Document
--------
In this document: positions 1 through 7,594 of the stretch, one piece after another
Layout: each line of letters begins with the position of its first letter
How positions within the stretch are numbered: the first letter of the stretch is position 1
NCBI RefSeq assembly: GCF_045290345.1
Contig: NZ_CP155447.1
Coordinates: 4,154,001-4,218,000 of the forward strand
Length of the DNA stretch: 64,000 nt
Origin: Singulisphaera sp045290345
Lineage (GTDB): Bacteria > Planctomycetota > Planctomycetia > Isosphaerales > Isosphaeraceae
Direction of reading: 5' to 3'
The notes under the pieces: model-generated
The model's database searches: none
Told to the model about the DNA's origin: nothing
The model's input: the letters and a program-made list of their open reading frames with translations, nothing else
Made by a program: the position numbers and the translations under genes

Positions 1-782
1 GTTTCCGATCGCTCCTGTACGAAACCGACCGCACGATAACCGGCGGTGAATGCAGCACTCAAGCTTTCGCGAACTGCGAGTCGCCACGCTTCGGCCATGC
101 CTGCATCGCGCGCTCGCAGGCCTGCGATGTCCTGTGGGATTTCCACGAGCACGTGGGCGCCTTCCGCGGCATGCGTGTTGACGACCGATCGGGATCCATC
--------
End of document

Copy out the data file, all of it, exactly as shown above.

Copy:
In this document: positions 1 through 7,594 of the stretch, one piece after another
Layout: each line of letters begins with the position of its first letter
How positions within the stretch are numbered: the first letter of the stretch is position 1
NCBI RefSeq assembly: GCF_045290345.1
Contig: NZ_CP155447.1
Coordinates: 4,154,001-4,218,000 of the forward strand
Length of the DNA stretch: 64,000 nt
Origin: Singulisphaera sp045290345
Lineage (GTDB): Bacteria > Planctomycetota > Planctomycetia > Isosphaerales > Isosphaeraceae
Direction of reading: 5' to 3'
The notes under the pieces: model-generated
The model's database searches: none
Told to the model about the DNA's origin: nothing
The model's input: the letters and a program-made list of their open reading frames with translations, nothing else
Made by a program: the position numbers and the translations under genes

Positions 1-782
1 GTTTCCGATCGCTCCTGTACGAAACCGACCGCACGATAACCGGCGGTGAATGCAGCACTCAAGCTTTCGCGAACTGCGAGTCGCCACGCTTCGGCCATGC
101 CTGCATCGCGCGCTCGCAGGCCTGCGATGTCCTGTGGGATTTCCACGAGCACGTGGGCGCCTTCCGCGGCATGCGTGTTGACGACCGATCGGGATCCATC